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King, Carolyn (2012)
Languages: English
Types: Unknown
Subjects: V620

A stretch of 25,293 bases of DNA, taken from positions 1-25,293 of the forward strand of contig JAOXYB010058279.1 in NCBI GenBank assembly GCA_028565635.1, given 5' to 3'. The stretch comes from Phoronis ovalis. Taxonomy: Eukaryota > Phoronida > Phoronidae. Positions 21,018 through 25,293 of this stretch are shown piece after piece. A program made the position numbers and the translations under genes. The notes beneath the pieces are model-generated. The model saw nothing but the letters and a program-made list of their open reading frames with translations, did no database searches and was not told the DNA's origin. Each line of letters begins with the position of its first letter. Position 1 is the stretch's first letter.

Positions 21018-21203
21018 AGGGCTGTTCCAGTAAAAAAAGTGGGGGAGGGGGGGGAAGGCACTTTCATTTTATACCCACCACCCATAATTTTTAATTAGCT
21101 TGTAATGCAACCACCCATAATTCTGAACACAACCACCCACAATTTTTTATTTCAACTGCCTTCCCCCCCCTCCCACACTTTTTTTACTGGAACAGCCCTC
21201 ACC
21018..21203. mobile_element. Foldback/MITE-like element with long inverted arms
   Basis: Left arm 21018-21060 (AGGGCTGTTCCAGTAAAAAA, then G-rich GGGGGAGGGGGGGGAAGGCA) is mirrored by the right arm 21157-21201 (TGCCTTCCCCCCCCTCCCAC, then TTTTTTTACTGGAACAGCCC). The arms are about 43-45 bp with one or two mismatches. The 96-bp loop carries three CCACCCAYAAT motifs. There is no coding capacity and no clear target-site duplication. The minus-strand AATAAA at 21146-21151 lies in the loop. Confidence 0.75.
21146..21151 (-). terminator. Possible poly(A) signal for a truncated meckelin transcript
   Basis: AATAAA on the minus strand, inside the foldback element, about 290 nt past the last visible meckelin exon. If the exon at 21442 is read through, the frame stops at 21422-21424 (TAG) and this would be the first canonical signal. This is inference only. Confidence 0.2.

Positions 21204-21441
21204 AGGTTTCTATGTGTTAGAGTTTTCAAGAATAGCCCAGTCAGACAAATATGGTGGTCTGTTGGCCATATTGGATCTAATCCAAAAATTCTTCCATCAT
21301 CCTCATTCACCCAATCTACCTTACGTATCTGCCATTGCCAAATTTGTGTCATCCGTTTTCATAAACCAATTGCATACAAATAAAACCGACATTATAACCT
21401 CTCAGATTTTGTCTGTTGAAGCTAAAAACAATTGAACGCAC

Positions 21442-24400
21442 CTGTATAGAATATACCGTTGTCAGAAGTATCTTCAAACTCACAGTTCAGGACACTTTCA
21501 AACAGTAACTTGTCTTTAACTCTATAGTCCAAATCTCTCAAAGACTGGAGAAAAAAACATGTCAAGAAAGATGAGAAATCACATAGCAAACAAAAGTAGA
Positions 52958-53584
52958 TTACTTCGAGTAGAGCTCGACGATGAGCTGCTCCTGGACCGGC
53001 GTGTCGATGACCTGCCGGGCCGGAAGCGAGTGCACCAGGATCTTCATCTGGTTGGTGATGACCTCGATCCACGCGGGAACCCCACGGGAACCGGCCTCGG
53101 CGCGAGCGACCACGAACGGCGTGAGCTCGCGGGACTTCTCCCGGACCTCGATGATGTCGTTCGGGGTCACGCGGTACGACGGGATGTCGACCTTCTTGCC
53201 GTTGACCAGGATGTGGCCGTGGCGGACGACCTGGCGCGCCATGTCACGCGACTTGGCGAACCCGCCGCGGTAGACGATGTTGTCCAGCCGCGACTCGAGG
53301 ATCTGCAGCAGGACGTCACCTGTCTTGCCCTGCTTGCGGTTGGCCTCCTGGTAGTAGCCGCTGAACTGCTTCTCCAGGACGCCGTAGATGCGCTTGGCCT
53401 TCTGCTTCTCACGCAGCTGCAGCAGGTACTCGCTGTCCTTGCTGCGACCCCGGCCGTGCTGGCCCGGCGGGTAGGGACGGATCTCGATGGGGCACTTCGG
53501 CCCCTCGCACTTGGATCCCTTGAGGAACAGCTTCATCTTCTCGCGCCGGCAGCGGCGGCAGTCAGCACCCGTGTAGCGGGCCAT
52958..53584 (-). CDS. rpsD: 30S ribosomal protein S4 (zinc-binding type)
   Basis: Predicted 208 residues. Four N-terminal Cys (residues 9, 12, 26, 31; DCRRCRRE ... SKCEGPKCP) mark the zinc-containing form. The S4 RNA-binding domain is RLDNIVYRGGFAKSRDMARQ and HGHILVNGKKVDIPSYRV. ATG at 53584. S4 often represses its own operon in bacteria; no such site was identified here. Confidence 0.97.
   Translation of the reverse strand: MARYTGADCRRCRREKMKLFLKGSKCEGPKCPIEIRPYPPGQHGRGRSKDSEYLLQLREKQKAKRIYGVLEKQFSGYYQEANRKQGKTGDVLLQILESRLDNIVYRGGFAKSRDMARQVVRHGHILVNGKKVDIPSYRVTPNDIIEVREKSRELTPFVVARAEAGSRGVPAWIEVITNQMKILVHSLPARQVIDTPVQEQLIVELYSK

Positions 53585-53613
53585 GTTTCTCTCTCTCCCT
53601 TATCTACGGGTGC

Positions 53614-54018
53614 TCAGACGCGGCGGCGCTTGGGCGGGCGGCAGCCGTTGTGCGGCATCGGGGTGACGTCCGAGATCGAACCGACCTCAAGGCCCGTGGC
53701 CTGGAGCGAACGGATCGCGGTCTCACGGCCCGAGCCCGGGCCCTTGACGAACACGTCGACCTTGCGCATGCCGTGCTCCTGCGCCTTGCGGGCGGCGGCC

Governments world-wide consider education to be a priority, particularly in attempting to “deal with fundamental issues of economic well-being, globalization, climate change and social stability” (REC, 2007a: 2). England and Wales have invested large financial, physical and human resources in educational development within the last twenty years. Pluralism within Britain and across Europe highlights the significance of religion as a binding force relating to diversity and citizenship, and promoting community cohesion. The British government has a responsibility to ensure all citizens are treated equally and with respect. As we are a multi-cultural society, this includes citizens of all faiths and no faiths; the role of religion and belief plays an increasingly important function within communities and the wider social network.\ud A standardised or regulated approach towards Religious Education (RE) is common practice in most countries across Europe, but this has not been the case in Britain. Indeed, the 2004 curriculum ‘health check’ undertaken by The Religious Education Council for England and Wales (REC) revealed “continued curriculum incoherence in religious education … continued low standards relative to National Curriculum subjects … continued non-compliance with legal requirements [and] no consistent criteria … to check the quality of RE” (REC, 2007a: 3). The intention of the 2004 Non-statutory National Framework Agreement for Religious Education (NFRE) was an attempt to address these issues.\ud The NFRE is therefore seen as the vehicle that will promote teaching and learning of RE, encourage a “clear and shared understanding” of all faiths and no faiths, and cultivate spiritual, moral, and social development in young people (QCA & DfES, 2004: 8). REC (2007b: 4) argues that the NFRE “provides for the first time an agreed national rationale for the subject”. The REC propose that implementation of the NFRE will enhance the RE syllabus and also improve the quality of RE taught in schools.\ud This paper explores some of the findings from a four year empirical study that I conducted in Lancashire, England. The research set out to explore specifically the response of a sample of faith-based and community schools to the NFRE. The paper explores the extent to which the theoretical aspirations of the NFRE have been met within the sphere of religious education. The paper also focuses on how and why the NFRE was developed and subsequent evolvement of the policy from 2004 to 2012.

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